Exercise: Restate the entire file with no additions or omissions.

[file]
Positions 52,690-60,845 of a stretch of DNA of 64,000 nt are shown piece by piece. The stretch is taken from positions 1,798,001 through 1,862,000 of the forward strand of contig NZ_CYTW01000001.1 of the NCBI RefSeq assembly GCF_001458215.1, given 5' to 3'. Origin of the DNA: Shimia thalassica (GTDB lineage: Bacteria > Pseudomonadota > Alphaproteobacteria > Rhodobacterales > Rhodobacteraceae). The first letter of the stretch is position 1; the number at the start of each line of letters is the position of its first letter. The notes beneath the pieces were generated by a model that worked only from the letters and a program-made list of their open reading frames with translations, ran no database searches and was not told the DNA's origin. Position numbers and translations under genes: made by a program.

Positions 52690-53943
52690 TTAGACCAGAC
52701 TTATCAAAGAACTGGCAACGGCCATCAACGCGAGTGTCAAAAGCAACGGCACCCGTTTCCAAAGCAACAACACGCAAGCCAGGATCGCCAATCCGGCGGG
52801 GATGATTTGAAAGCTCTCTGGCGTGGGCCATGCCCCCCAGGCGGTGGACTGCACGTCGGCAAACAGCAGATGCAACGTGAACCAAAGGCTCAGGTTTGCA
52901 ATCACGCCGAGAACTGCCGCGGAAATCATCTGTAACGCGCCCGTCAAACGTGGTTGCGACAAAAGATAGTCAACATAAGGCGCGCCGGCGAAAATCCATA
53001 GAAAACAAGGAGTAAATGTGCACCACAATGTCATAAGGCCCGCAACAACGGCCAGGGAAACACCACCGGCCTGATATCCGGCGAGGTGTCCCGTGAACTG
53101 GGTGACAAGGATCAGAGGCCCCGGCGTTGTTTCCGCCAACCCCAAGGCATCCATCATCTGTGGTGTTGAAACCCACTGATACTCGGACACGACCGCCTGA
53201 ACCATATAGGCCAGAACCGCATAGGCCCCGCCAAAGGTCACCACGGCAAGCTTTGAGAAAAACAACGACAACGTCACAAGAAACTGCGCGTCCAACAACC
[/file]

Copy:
Positions 52,690-60,845 of a stretch of DNA of 64,000 nt are shown piece by piece. The stretch is taken from positions 1,798,001 through 1,862,000 of the forward strand of contig NZ_CYTW01000001.1 of the NCBI RefSeq assembly GCF_001458215.1, given 5' to 3'. Origin of the DNA: Shimia thalassica (GTDB lineage: Bacteria > Pseudomonadota > Alphaproteobacteria > Rhodobacterales > Rhodobacteraceae). The first letter of the stretch is position 1; the number at the start of each line of letters is the position of its first letter. The notes beneath the pieces were generated by a model that worked only from the letters and a program-made list of their open reading frames with translations, ran no database searches and was not told the DNA's origin. Position numbers and translations under genes: made by a program.

Positions 52690-53943
52690 TTAGACCAGAC
52701 TTATCAAAGAACTGGCAACGGCCATCAACGCGAGTGTCAAAAGCAACGGCACCCGTTTCCAAAGCAACAACACGCAAGCCAGGATCGCCAATCCGGCGGG
52801 GATGATTTGAAAGCTCTCTGGCGTGGGCCATGCCCCCCAGGCGGTGGACTGCACGTCGGCAAACAGCAGATGCAACGTGAACCAAAGGCTCAGGTTTGCA
52901 ATCACGCCGAGAACTGCCGCGGAAATCATCTGTAACGCGCCCGTCAAACGTGGTTGCGACAAAAGATAGTCAACATAAGGCGCGCCGGCGAAAATCCATA
53001 GAAAACAAGGAGTAAATGTGCACCACAATGTCATAAGGCCCGCAACAACGGCCAGGGAAACACCACCGGCCTGATATCCGGCGAGGTGTCCCGTGAACTG
53101 GGTGACAAGGATCAGAGGCCCCGGCGTTGTTTCCGCCAACCCCAAGGCATCCATCATCTGTGGTGTTGAAACCCACTGATACTCGGACACGACCGCCTGA
53201 ACCATATAGGCCAGAACCGCATAGGCCCCGCCAAAGGTCACCACGGCAAGCTTTGAGAAAAACAACGACAACGTCACAAGAAACTGCGCGTCCAACAACC